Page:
Trump urges UN to stop Iran going nuclear

Donald Drump

Donald Drump

US President Donald Trump has urged other members of the UN Security Council to work with America to ensure Iran never acquires a nuclear bomb.

He told the council that anyone who failed to comply with US sanctions on Iran would “face severe consequences”.

America is re-imposing sanctions after pulling out of an international deal on Iran’s nuclear programme.

French President Emanuel Macron, who still backs the 2015 deal, called for a “long-term strategy”.

“I agree with the goals of the president of the US even if we disagree over the nuclear deal but I think we need to build together a long-term strategy and it can’t just boil down to sanctions and containment,” he told the Security Council session.

The US president is chairing the session on Wednesday because America currently holds the rotating presidency.

“I ask all members of the Security Council to work with the United States to ensure the Iranian regime changes its behaviour and never acquires a nuclear bomb,” he said.

He also accused Iran and Russia of “enabling” “butchery” by the Syrian government although he thanked all three countries for pulling back from an offensive against rebels in Idlib.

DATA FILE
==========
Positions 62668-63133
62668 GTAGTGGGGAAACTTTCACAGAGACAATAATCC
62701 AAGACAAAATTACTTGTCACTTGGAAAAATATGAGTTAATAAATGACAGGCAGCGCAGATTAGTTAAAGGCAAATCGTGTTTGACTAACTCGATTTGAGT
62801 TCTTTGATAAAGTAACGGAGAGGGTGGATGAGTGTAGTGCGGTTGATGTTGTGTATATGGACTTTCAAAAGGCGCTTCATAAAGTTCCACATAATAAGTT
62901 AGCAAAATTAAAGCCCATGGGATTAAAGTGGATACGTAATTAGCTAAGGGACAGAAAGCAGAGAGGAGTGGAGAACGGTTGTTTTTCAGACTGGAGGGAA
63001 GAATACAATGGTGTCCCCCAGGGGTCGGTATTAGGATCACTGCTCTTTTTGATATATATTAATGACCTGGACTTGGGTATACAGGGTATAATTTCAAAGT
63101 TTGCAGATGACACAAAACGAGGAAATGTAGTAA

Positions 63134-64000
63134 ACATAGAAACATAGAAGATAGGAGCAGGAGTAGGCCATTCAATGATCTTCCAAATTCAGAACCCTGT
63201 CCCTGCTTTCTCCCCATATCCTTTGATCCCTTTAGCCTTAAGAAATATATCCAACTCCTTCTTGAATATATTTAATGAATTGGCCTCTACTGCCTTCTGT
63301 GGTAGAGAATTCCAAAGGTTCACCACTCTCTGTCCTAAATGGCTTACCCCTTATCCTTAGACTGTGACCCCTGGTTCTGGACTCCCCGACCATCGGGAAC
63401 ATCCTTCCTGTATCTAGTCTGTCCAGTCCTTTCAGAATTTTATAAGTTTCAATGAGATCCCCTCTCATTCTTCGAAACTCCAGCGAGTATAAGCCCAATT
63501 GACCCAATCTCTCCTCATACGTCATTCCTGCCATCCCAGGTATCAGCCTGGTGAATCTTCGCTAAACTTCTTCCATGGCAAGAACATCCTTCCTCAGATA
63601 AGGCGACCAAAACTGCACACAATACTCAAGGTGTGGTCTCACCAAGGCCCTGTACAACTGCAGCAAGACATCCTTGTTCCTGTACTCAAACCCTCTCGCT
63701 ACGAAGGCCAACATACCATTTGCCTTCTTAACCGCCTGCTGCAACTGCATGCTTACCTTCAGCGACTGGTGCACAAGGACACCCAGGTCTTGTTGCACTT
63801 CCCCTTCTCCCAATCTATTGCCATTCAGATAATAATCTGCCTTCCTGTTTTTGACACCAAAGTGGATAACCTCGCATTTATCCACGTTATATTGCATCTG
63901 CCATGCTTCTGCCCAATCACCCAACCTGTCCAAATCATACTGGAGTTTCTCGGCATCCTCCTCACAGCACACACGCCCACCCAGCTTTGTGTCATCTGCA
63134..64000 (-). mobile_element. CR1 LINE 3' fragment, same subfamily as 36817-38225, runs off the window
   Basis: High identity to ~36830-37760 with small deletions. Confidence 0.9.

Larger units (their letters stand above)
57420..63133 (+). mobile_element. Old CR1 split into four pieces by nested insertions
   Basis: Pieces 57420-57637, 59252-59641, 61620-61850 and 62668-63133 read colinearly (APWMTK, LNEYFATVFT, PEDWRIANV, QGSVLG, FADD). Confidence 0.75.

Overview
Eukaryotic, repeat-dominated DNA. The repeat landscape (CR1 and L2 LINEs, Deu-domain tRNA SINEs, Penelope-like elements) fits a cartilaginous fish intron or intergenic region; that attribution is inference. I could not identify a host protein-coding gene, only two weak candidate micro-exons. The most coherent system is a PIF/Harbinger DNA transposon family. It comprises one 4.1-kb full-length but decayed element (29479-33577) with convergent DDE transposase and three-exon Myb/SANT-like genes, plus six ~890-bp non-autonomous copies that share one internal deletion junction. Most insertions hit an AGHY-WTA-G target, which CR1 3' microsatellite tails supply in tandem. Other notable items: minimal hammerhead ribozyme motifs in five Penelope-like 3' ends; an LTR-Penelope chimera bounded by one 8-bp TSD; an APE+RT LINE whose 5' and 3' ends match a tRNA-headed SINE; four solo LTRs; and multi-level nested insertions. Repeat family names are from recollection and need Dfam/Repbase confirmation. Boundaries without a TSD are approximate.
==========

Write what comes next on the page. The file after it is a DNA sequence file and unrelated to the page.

The 2015 deal lifted sanctions in return for steps by Iran to reassure the world it was not seeking to develop nuclear weapons.

The US president also criticised China at the Security Council meeting, saying it was attempting to “meddle” in the forthcoming US mid-term elections to prevent his Republican party winning.

Without presenting any evidence to support his allegation, he said China did not want them to win because he was the first US president to challenge China on trade.

China was not attending the Security Council meeting because it is not currently a member of the body but its president did respond to scathing criticism levelled by Mr Trump in a speech to the UN General Assembly on Tuesday.

Hassan Rouhani described the US as a “bully”, telling the General Assembly that dialogue should begin by ending threats and what he called “unjust sanctions”.

No nation could be brought to the negotiating table by force, he argued.

“The economic war that the United States has initiated under the rubric of new sanctions not only targets the Iranian people but also entails harmful repercussions for the people of other countries, and that war has caused a disruption in the state of global trade,” he said. -BBC

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